The TAT is a situation in which someone is not limited in how they choose to describe a scene. In my case, I told a story that included first person dialogue between the two characters. As a result my scores were probably skewed towards using more self references. On the other hand, that may not make a difference, but I think in order for a test like TAT to be more predictive the manner in which a picture is described needs to be more controlled. Like Zhou’s study, where the context of deception is a key, the context of description here plays a role.

Normal is so boring

The TAT test basically flies in the face of everything I’ve ever been told, or believe, about myself. I wrote a 387 word story about a woman in science…which may or may not have been a take-off on the life story of Madame Curie. Anyway, perhaps because the story was not actually about me, the analysis was entirely out of whack.

On the Need for Achievement scale, the higher the number, the more you felt a need to achieve. It is undeniable that I have a serious need for achievement; it reaches unhealthy levels periodically. But according to the LIWC test, I have relatively little drive. While I did get cut-off before I got to the part where my fictional character wins her second Nobel Prize, I am surprised that the mentioning of the first did not send my score into the higher regions of the scale. Further, my entire story was about women breaking down science barriers and taking a lead in the field. I think something must have been off in the analysis.

I’m also low in a need for affiliation and power (both clearly untrue), and it’s kind of a toss-up whether I’m a positive or negative person (mid-scale on each).

Although it seems to have failed in the case of my own, personal, analysis, I think the LIWC test does have some predictive validity for deception. As Keila and Skillicorn point out, deception theory suggests that deceptive writings include a reduced frequency of first-person pronouns and exclusive words. Two of the LIWC dimensions are Self-references and Social Words.

Using fewer first-person pronouns enables individuals to dissociate themselves from their lie. Interestingly, according to the fine folks at LIWC, the use of big words has the same effect. While I did use a fair amount of big words, I made no first person references. Thing is, the directions for this exercise did not include that the story had to be about yourself. I was writing about one of the most influential women in the history of chemistry and physics, clearly not an undergraduate Communication major. Had I been given instructions to write a story about me and not an imaginative story with relation the provided picture, I might have lied. And research suggests that in that case, I would have used fewer first-person pronouns and bigger words.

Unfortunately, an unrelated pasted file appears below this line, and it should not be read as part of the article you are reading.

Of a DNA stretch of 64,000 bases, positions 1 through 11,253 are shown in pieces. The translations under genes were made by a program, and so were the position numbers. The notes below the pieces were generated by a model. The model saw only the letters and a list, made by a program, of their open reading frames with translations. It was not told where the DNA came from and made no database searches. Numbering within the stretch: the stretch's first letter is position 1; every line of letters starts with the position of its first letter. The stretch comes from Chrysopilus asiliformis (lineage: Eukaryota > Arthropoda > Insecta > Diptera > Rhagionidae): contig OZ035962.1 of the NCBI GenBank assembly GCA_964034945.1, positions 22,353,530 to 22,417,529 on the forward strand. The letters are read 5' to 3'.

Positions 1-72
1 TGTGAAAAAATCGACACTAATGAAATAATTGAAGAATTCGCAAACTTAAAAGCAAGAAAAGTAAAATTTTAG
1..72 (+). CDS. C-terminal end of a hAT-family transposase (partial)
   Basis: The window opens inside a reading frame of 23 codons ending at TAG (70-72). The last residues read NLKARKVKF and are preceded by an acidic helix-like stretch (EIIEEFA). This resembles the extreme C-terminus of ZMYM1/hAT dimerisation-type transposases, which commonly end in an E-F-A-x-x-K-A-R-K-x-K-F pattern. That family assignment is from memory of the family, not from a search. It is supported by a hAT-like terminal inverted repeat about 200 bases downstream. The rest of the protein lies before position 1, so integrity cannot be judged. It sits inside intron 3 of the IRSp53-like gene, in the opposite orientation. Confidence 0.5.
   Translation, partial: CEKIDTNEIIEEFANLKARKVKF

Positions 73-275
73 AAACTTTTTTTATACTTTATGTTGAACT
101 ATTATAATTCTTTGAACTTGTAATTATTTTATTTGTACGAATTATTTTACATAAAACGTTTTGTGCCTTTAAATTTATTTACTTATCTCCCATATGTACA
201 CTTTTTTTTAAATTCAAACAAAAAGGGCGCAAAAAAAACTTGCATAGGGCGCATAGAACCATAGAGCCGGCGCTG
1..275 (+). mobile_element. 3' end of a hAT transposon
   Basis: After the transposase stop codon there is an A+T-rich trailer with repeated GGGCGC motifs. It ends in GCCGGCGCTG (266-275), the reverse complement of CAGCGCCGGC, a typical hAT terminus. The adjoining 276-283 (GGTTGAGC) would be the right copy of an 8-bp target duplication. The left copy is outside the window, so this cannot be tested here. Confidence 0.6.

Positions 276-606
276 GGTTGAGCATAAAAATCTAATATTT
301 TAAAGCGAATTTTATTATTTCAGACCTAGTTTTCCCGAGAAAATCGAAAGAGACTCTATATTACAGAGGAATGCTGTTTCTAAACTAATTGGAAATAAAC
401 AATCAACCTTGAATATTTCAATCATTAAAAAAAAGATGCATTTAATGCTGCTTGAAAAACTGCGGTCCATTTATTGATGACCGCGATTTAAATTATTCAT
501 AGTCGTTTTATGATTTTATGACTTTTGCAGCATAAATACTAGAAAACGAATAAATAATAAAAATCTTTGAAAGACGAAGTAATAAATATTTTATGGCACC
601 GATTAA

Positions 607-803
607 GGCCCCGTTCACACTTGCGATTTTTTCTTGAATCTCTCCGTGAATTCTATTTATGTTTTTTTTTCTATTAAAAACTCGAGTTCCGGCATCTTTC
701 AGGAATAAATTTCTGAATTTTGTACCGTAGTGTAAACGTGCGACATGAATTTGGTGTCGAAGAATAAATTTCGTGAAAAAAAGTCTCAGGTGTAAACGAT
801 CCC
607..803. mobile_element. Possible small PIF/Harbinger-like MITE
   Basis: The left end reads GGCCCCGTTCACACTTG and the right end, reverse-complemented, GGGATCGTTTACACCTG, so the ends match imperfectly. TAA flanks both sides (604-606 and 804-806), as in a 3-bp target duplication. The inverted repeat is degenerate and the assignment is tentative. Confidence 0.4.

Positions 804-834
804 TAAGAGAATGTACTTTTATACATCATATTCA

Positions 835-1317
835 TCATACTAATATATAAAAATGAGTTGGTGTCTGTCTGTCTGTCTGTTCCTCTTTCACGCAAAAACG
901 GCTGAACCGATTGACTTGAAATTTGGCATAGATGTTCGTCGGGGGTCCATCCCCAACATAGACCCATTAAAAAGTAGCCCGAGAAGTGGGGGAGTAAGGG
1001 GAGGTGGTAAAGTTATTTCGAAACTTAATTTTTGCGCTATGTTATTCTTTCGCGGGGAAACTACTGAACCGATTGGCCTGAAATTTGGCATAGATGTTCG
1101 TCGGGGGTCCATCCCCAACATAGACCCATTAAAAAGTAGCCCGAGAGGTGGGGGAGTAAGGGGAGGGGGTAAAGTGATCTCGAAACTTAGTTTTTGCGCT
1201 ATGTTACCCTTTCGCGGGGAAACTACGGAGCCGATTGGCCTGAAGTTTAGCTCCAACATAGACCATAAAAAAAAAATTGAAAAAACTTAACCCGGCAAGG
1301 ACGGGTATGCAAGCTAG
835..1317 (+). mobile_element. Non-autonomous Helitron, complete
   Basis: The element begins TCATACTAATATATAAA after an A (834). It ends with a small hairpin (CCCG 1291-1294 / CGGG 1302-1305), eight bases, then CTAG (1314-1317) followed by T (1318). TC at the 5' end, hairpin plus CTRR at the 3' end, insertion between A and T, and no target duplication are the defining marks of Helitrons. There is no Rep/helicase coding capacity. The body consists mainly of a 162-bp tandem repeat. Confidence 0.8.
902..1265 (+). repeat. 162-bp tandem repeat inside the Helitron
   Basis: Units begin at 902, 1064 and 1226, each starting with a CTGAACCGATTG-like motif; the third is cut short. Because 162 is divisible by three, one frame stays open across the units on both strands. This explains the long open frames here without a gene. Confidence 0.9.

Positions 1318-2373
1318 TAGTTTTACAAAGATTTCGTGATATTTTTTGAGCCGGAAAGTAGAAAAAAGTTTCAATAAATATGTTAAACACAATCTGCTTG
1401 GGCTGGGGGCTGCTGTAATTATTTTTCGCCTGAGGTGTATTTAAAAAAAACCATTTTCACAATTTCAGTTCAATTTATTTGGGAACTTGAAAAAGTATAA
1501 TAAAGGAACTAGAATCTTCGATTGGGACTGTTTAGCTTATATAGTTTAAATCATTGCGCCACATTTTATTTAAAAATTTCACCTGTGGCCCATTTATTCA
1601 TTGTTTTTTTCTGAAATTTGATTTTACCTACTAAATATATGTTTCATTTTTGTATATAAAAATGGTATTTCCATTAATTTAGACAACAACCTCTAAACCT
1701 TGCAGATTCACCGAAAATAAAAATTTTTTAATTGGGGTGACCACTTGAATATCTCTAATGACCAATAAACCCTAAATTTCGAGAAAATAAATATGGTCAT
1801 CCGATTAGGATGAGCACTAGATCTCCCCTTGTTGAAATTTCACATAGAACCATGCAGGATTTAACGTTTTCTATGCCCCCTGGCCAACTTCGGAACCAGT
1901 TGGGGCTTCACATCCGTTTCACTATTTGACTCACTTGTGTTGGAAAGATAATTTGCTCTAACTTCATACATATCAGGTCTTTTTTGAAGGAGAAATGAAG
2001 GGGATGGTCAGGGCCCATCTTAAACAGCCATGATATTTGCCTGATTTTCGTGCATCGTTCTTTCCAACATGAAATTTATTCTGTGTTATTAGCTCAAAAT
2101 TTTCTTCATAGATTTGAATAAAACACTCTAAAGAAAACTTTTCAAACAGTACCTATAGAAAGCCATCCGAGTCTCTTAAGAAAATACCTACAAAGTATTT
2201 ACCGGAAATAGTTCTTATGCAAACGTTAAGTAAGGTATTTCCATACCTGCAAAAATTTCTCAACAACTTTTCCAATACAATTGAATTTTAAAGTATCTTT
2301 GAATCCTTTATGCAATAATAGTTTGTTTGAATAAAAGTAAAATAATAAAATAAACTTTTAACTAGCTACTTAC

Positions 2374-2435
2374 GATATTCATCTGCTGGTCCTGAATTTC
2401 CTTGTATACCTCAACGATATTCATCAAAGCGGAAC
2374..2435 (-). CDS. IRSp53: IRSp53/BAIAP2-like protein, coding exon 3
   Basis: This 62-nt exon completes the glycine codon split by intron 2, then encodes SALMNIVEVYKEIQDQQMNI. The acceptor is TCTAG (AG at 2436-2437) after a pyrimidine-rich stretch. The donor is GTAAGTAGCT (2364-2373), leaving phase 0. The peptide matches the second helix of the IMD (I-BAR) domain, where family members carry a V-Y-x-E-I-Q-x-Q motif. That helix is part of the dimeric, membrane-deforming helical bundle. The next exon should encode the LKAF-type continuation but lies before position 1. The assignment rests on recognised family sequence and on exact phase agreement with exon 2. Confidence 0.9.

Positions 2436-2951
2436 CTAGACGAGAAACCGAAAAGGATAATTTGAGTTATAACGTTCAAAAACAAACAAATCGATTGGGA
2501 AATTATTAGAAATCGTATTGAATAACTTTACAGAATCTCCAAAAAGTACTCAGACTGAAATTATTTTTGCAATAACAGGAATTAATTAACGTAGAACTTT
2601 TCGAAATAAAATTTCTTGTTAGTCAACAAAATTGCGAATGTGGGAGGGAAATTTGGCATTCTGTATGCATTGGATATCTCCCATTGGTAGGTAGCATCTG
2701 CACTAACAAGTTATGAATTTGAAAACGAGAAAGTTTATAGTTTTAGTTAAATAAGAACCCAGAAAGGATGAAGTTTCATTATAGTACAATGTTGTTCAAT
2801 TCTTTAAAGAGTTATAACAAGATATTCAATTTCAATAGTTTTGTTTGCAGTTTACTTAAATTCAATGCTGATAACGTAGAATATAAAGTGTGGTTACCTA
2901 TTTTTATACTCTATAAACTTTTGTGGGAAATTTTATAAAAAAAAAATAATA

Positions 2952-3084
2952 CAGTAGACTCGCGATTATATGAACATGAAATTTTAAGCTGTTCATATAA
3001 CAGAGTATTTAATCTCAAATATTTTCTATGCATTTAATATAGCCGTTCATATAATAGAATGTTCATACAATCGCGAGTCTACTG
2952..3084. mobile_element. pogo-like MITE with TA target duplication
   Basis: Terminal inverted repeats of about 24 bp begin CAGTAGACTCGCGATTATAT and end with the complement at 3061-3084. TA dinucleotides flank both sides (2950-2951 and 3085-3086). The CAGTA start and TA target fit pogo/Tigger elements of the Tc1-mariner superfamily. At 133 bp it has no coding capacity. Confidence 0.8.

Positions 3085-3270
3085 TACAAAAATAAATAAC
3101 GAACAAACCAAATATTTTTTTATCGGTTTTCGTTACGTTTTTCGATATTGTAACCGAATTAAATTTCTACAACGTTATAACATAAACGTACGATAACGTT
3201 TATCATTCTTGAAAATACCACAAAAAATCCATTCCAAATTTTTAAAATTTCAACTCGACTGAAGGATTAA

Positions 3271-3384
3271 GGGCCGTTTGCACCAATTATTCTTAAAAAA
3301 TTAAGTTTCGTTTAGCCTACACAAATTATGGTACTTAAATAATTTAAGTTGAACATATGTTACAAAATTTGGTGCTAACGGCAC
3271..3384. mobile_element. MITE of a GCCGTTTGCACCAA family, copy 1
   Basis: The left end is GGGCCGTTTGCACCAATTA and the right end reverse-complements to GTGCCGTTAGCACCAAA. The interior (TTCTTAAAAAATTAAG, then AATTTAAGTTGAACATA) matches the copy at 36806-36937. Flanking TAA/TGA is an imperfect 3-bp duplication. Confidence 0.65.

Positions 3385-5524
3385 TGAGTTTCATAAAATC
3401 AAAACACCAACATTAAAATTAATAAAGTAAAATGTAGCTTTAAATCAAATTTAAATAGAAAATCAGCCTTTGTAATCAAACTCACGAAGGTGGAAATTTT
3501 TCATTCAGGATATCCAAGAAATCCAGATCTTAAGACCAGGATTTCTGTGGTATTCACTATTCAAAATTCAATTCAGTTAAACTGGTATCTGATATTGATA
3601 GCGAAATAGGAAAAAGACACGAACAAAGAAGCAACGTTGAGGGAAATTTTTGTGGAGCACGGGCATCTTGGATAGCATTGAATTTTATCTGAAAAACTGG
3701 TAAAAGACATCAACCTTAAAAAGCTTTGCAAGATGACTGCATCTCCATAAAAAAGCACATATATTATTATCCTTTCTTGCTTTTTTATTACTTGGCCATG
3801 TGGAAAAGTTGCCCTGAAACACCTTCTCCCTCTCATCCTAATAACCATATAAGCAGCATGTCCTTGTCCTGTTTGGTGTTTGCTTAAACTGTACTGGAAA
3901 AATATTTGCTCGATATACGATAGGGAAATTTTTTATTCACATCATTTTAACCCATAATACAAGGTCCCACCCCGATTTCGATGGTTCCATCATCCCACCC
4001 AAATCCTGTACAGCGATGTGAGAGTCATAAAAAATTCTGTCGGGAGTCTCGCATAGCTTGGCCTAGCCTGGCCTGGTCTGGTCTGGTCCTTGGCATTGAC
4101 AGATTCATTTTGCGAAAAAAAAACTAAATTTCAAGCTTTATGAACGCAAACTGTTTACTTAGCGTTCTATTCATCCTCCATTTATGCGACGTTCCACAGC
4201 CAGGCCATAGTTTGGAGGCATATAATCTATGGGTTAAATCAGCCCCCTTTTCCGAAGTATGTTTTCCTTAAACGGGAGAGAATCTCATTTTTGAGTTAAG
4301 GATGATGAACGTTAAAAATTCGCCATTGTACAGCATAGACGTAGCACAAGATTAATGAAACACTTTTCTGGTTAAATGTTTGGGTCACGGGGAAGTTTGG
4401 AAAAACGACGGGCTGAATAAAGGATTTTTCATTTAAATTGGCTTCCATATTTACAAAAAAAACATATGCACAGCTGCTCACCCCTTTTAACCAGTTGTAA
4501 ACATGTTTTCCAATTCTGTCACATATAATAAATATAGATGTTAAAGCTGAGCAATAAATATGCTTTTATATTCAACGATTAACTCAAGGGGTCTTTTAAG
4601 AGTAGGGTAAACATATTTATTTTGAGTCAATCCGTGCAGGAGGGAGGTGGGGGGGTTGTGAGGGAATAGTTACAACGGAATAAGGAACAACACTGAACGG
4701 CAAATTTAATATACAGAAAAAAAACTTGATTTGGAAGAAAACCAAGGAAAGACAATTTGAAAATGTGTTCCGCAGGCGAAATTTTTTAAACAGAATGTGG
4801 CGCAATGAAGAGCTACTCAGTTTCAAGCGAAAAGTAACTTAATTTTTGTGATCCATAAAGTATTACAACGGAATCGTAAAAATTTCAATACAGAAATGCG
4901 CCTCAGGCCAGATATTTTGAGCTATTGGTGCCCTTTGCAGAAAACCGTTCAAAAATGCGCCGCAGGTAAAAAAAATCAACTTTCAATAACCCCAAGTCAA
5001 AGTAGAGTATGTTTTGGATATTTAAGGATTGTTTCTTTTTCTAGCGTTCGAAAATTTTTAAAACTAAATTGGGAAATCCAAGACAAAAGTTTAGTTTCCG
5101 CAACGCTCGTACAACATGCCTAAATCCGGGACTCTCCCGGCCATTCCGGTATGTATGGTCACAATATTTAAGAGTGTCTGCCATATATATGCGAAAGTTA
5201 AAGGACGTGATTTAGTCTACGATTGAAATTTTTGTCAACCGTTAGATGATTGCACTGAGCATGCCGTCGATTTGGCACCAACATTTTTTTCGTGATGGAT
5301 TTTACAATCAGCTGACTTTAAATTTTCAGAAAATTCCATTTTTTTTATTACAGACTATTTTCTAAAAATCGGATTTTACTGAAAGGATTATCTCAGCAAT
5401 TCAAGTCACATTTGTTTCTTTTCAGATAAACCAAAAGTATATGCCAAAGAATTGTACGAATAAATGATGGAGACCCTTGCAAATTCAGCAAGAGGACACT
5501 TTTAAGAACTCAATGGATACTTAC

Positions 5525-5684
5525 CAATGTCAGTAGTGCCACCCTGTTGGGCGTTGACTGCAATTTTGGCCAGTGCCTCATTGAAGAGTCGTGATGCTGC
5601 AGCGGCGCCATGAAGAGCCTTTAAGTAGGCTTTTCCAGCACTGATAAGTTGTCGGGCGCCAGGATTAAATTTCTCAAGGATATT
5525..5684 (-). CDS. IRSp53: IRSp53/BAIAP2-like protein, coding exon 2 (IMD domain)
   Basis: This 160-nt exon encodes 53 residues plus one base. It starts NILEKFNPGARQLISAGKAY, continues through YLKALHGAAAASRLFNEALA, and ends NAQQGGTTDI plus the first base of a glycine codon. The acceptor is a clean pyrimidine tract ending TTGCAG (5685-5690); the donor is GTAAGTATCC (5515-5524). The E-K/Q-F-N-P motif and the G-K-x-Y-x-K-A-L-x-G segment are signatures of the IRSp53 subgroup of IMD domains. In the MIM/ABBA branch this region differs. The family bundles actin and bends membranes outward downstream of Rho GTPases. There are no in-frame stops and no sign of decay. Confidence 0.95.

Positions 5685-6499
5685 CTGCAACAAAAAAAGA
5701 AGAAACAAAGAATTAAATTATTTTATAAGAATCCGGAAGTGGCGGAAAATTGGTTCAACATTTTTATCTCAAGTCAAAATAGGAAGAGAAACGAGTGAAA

Exclusive words are also indications of deception. Words such as “without,” and “but,” indicate a cognitively complex story, while lies are frequently not as complex. I used a lot of inclusive, or social, words in my story. Pennebaker et al. would say that this means I am outgoing and socially connected with other people; Keila and Zhou would each say this means I am a liar.

Assignment 9, Option 1: “I’m Normal.”

For this assignment, I described every aspect of my personality in only fifteen minutes of time, with no preparation or planning. Needless to say, that was not exactly the case; however, I did attempt this extremely difficult task. After visiting Jamie Pennebaker’s website of online research studies, I chose to participate in the personality study and was hoping to learn a good deal about myself, as well as, online methods of personality profiling.

After typing continuously for fifteen minutes and clicking “finished”, a new window with one’s personality analysis automatically appears. The study divides one’s personality into seven categories, including physical appearance, family orientation, social connections, achievement striving, religion and spirituality, optimistic orientation, and negative concerns. My self-description produced “normal” response levels for each category. The website states that twenty percent of people who participate in this experiment score in the normal range for each category, and “normal” means that the computer did not find anything particularly important along any of the seven dimensions.